muncien wrote:A commuter rail network managed by NCTCOG makes perfect sense and would be great to see one day. I've always said that having a commuter network for the area is hugely important for creating a viable transit system, and having it operated by NCTCOG will allow DART to focus more specifically on improving it's own service area. With tech where it is today, cross platform ticketing should be a piece of cake. The only things I've always dreaded about multiple agencies is when they're ticketing doesn't work together. Let's hope they don't screw that up.


Presumably it would look a lot like the current Regional fare- you buy a regional ticket for approx. double the price of a local fare from whoever operates the station you start at, then get "free" travel on the other systems you use, with the revenue allocated based on ridership or ticket sales. The other option would be to go distance based and remove the penalty for, say Grapevine <-> Addison/Cypress Waters travel. Currently, that trip would cost more than much longer trip from DFW to Plano or Fort Worth because of where they draw the zone line.


The only difficult thing is how to handle situations where someone with a Local monthly or annual pass makes the occasional regional trip. It would be nice if there was some sort of fixed "supplement" you could buy at any station to upgrade your Local pass to a Regional pass, just for the day. It doesn't seem fair to penalize regular riders by making them effectively pay twice for the "local" portion of their trip any time they want to go further than their regular commute.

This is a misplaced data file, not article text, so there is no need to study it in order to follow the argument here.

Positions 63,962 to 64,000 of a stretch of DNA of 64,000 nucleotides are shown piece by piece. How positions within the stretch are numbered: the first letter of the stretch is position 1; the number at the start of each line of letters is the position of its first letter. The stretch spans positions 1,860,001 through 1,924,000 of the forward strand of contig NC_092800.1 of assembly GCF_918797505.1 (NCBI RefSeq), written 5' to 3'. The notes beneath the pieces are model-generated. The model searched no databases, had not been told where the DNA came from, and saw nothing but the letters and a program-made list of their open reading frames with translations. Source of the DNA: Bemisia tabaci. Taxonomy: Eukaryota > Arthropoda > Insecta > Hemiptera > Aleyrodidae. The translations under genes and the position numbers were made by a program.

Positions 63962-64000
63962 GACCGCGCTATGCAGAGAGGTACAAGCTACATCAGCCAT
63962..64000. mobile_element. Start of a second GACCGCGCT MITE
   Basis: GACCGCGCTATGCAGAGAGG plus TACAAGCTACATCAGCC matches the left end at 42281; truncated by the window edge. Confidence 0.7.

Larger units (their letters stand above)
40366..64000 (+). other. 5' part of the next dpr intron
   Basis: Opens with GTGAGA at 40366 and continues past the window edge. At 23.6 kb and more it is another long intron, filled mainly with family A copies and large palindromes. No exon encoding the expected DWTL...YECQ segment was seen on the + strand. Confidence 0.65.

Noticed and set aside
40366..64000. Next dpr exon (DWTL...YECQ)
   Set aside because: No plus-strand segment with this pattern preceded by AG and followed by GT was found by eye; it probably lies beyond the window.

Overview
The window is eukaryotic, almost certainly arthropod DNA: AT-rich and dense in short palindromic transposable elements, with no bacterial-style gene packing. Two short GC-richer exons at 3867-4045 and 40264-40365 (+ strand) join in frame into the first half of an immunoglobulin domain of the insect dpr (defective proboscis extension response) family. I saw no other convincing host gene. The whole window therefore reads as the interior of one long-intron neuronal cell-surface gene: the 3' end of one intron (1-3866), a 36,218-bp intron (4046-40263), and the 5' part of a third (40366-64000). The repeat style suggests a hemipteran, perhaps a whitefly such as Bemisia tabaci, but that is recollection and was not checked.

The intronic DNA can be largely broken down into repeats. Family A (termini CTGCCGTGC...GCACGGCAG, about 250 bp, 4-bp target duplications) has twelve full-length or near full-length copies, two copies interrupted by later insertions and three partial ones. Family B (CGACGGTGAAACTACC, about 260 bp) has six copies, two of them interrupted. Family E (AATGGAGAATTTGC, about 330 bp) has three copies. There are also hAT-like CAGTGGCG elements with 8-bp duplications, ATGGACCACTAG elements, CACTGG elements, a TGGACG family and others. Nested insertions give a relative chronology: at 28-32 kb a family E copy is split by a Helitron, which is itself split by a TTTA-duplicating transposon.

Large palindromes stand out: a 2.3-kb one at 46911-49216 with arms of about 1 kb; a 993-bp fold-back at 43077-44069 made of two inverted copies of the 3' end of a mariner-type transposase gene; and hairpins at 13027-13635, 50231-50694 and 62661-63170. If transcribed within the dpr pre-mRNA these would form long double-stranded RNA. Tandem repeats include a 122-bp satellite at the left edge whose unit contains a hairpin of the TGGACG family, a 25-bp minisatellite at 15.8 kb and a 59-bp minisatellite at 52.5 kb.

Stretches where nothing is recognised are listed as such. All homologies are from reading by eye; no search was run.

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Re: TexRail

Postby cowboyeagle05 » 14 Oct 2019 13:11

Also, DART isn't ever happy with focusing on Dallas. Having NTCOG take over a commuter line would leave DART confused on what its job is. They only know how to chase the suburban office worker. Plus DARTs current trains are commuter trains. They focus primarily on getting suburbanites into Downtown and back. Inner-city travel has never been DARTs strong suit and or focus. We have proven time and time again that DART chases those wishing to get into Downtown and out and rarely cares about getting people from Mockingbird Station to Victory Park for example. The whole technology package they choose is about commuters.

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Re: TexRail

Postby electricron » 14 Oct 2019 23:52

cowboyeagle05 wrote:Also, DART isn't ever happy with focusing on Dallas. Having NTCOG take over a commuter line would leave DART confused on what its job is. They only know how to chase the suburban office worker. Plus DARTs current trains are commuter trains. They focus primarily on getting suburbanites into Downtown and back. Inner-city travel has never been DARTs strong suit and or focus. We have proven time and time again that DART chases those wishing to get into Downtown and out and rarely cares about getting people from Mockingbird Station to Victory Park for example. The whole technology package they choose is about commuters.